It’s not you, it’s me!!! You’re a really nice girl, but I have a lot of work on at the moment. My head’s not in the right place right now, but I’ll give you a call when it is. Does any of this sound familiar? Ever had the feeling you’ve just been dumped or the realisation that the excuses you’ve convinced yourself are true, are actually not and you’re left facing the cold hard reality of rejection.
Whatever story we tell ourself, if someone doesn’t want to be with us or get to know us, is this not rejection? The realisation that someone doesn’t want you…Ouch, it hurts.
My question is, can we handle it? Do we fear it so much that we convince ourselves that the stories are true. Talk ourselves into believing excuse after excuse while clinging to the hope that we’re wrong. Can it be possible the we completely ignore the voice in our head screaming ‘he’s not interested’ and convince ourselves that our “Mr Perfect” is just very busy and will definitely call. Perhaps he will, but in my experience, men are very uncomplicated when it comes to love. They either like you or they don’t. If they like you, they will do everything they can to be with you, busy or not and if don’t, they won’t.
It’s universally accepted that women are generally more emotional and slightly more complicated so the same rules don’t apply. We’re optimist when it comes to love, we have expectation, we daydream about the perfect man and the wonderful life we’ll have with him. Never once in our daydream does rejection enter our minds.
Men are from Mars and women are from Venus. In my opinion this means that men are logical and women are emotional. Following a failed date, a woman can torture herself endlessly.
’Oh my god, he didn’t like me. What’s wrong with me? He noticed that extra ten pound I’m carrying, I knew I should have lost if before I met him. Maybe I talked too much, I should have let him say more.’
We can replay the scene over and over in our heads wondering what the hell went wrong while the man walks away seemly unaffected by the whole thing. This may not be the case but it sure seems that way.
My own fear of rejection was realised last year. I ran into a guy I’d know for a few years and before I knew it we were seeing each other. He’d just come out of a relationship which niggled at me a little bit, but of course I ignored it and began dating him. We were getting along great until three weeks later when his ex girlfriend asked him to take her back. This being the ex that he’d spent a lot of time (I know the writing was on the wall) talking about how dysfunctional their relationship was, how selfish she was and how he didn’t know if he’d actually ever loved her. Well, you can imagine my surprise when she only had to ask and he went running.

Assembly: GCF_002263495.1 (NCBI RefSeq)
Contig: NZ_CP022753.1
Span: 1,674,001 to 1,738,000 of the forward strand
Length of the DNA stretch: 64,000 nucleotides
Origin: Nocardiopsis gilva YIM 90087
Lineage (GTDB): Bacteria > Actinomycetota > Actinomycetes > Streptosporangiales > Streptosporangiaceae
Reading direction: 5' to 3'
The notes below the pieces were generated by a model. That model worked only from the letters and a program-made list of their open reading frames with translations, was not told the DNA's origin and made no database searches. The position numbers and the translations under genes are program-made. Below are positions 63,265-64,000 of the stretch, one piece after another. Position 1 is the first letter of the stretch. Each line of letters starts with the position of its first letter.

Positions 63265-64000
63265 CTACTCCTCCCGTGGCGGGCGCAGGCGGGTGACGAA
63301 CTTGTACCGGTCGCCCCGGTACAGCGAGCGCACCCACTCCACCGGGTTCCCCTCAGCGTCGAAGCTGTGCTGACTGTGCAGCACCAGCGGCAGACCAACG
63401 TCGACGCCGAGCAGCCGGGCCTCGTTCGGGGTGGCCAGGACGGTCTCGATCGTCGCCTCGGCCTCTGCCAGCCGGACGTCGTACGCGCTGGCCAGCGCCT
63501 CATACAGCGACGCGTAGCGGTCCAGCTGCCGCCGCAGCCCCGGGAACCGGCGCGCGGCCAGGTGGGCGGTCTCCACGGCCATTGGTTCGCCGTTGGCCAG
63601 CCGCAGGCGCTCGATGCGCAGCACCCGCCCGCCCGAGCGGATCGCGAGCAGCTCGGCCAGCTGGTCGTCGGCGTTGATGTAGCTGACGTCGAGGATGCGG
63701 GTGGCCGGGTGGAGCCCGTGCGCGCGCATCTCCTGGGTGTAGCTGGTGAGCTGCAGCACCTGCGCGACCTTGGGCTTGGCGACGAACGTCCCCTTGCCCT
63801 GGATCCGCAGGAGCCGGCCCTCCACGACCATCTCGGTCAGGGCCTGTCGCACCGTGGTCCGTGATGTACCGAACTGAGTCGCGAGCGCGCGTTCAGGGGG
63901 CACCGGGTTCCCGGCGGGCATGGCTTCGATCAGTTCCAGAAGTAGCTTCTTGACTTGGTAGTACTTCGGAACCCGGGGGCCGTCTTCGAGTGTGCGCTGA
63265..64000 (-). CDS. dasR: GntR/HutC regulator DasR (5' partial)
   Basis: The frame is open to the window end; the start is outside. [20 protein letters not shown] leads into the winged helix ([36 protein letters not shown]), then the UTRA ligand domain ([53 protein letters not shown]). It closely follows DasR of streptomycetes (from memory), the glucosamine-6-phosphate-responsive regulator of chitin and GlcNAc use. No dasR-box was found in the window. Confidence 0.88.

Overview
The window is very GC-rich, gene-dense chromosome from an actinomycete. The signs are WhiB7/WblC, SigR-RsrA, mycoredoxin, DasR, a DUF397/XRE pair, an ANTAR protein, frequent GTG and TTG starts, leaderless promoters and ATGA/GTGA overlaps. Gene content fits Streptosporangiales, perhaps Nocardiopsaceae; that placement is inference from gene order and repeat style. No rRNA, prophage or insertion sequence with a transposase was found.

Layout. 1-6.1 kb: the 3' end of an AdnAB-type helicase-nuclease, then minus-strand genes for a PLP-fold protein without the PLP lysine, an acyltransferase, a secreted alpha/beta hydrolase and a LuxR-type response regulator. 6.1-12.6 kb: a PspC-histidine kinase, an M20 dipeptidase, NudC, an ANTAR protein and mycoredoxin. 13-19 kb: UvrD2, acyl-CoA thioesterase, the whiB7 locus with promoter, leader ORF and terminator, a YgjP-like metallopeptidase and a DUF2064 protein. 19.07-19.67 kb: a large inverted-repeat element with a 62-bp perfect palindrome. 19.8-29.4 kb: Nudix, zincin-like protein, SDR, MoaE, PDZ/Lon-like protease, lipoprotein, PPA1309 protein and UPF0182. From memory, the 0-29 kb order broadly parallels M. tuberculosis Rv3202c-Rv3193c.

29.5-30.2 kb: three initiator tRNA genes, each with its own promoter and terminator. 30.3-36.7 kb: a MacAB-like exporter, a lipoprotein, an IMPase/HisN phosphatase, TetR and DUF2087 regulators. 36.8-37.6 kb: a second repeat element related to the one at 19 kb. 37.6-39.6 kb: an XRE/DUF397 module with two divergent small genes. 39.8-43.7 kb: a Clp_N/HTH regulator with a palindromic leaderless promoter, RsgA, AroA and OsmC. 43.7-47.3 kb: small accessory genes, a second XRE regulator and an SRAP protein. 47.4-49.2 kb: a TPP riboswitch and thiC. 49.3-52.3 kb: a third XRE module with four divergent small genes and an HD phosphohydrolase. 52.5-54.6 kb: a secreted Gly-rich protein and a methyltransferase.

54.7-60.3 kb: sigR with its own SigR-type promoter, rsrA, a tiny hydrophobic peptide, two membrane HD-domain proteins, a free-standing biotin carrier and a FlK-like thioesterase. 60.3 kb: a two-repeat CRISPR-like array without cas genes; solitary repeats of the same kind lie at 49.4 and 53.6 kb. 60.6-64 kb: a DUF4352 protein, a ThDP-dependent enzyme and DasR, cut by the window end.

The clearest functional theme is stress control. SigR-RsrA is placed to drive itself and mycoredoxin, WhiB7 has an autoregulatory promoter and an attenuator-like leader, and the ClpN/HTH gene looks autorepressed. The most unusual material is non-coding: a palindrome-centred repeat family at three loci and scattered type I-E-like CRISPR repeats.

I was floored, the rejection I felt was insane, the physical pain swirling through my stomach left me incapacitated for about two days. I couldn’t figure out what was going on. I had zero feelings for this man and didn’t care that he’d gone back to his ex so why did I feel so much pain?
Luckily through my own journey of self awareness, several bottles of wine and hours of analysing and re-analysing it with my sisters and girlfriends, I came to the conclusion that it had nothing to do with him. I felt absolutely nothing for him and it was simply the rejection that hurt so much. This realisation astonished me.
Not only was it his rejection but it was years of unprocessed rejection from my past. Not just romantic, but family and friends, an unsuccessful interview. ‘Thank you for coming but we think the other candidate is more suited’. The dreaded writer’s rejection, ‘thank you for your submission but unfortunately…’ or the offer of help you give to a friend that’s turned down.
I realised that in my mind this was all rejection and facing it, accepting it and not taking it personally was the only way I could ever free myself from the pain of it. This guy did me the biggest favour, he forced me to confront it and left me with many question that I was determine to answer. I felt invigorated as I looked at it from a different perspective.
Even when in a relationship do we ignore the signs of someone not wanting us anymore and fight to stay with them because it’s better than being rejected. Or worse do we stay in a relationship or continue dating someone we don’t really like because we know how unpleasant rejection can feel and we don’t want to be responsible for another person feeling it.
The questions were flowing and I couldn’t help wonder if this stemmed back to childhood? Are we’re conditioned at a very young age to fear rejection? We only have to watch children in a playground and see some are afraid to talk to others in case they’re not liked, which is the same as rejection. If we feel it as children then no wonder we’re terrified of it by the time we become adults. It’s had years to fester and grow like a deadly cancer.
Fear of rejection can prevent us from success at work, falling in love and having great relationships with friends and family. We all know that when we fear something, to face it makes it disappears. The problem is that most of us don’t realise that we fear rejection. It disguises itself beautifully in lies and excuses that we’d rather believe than face the fact that someone might not love us.
Research shows that the average person will meet and interact with about 80,000 people in a lifetime. They’re not all going to like us, some will reject us and others won’t.
My conclusion is to face rejection head on and laugh in it’s face. What’s the worst thing that can happen? Someone doesn’t like me. Ok, that’s fine because I like me, I know my worth, I know what I can add to your life, to your business, to this friendship and if you don’t want it, then that’s ok.
At the end of the day, all that really matters is that we love and value ourselves because all love comes from self love.